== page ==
US 4522406 A
A golf practice game which is particularly suitable for indoor use, for developing skills in the game of golf. It comprises a stand of adjustable height on which is mounted an artificial or synthetic turf or rug on which balls may be hit. The artificial turf is mounted on a rectangular table supported solely by a centrally located post which is vertically adjustable in length, to vary the height of the table. The artificial turf includes strips of turf which are slideably mounted and returned to their initial positions by rubber bands, after having been forcibly hit by a golf club. Golf clubs with very short handles are used. A second driving position on the rug is a tee on which the golf ball may be set. When using either of these two positions, it is recommended that a light net or room draperies be used to stop the flight of the ball. A third position is one in which the golf ball is suspended by a cord. A fourth position is a propeller mounted on the side of the stand. In each situation, a short golf club is used to hit the ball when mounted as described. When striking the propeller or suspended ball, the speed of the drive can be denoted by the number of rotations of the propeller or suspended ball.
1. A golf practice game for the elderly comprising a base, a vertical post rigidly mounted on the center of said base, a rectangular table mounted on top of said post, said post constituting the sole supporting means for said table, means on said post for adjusting the height of said table, an artificial turf strip slidably mounted on said table by rubber bands to return it to its initial position after being forcibly struck by a golf club, a golf tee mounted on said table, and means for supporting short golf clubs and means for supporting golf balls, both said means supported by the said table, whereby said golf practice game is self contained.
2. A game as recited in claim 1 together with an inverted L-shaped post mounted on one side of said table and a golf ball suspended by a flexible cord attached to the top extremity of said post.
3. A game as recited in claim 2 wherein said means for supporting golf balls comprises a bucket having a flanged support element attached to its rim for selective attachment to said table or to the horizontal portion of said inverted L-shaped post.
4. A game as recited in claim 3 wherein said bucket has a post extending upwardly from one side thereof terminating in a hook for selective attachment to said table or other support.
5. A game as recited in claim 3 wherein said bucket has a bottom intake opening of a size somewhat greater than the diameter of a golf ball with a strip along the inside of said opening to form a light fit with the ball so that when a number of balls are in the bucket, they will be held in place with each other by friction and by the stop provided by said strip.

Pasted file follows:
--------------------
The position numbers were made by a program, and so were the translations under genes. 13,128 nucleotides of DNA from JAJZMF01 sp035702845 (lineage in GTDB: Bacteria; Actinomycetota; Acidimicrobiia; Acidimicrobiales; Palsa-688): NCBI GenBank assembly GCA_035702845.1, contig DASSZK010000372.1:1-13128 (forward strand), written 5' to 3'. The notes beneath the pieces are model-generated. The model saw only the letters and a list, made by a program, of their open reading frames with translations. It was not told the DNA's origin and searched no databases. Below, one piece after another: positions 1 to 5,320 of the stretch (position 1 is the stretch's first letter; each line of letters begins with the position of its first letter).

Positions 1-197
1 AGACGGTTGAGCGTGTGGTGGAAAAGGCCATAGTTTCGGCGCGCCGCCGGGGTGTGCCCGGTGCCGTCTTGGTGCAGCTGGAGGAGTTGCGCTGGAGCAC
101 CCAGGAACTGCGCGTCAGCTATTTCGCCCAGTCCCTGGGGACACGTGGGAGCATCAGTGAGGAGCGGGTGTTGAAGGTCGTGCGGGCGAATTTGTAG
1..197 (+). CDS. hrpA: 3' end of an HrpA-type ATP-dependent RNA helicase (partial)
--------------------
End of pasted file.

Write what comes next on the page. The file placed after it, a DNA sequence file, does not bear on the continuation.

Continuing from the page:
6. A game as recited in claim 1 together with flange means on said table for guiding sliding movements of said strip.
7. A game as recited in claim 1 wherein said means for supporting short golf clubs comprises a notched bracket mounted on one side of said table for supporting said short golf clubs.
8. A game as recited in claim 1 together with a flexible tee removably supported on one end of a flexible strip, the other end being attached to said table, whereby the tee may be readily replaced.
9. A game as recited in claim 1 together with a propeller mounted on the side of said table, and a bucket for golf balls having on its brim, means for selectively mounting the bucket on the table.
This invention relates to a golf practice game and, more particularly to one suitable for indoor practice of the game of golf.
An outstanding disadvantage of existing golf practice games is that they require frequent stooping, which is difficult particularly for older persons or those suffering from a back ailment or arthritis.
An object of the present invention is to provide a novel golf practice game that eliminates the necessity of frequent stooping or chasing of a ball after being hit.
A further object of the invention is to provide a novel assembly that tests the player on hitting a golf ball either on the ground, on a tee, or while suspended, or by hitting a propeller to test the strength or power of the stroke of the player.
Another object is to provide a pair of slideable turfs that move when golf balls are hit thereon, thus simulating a divot being made.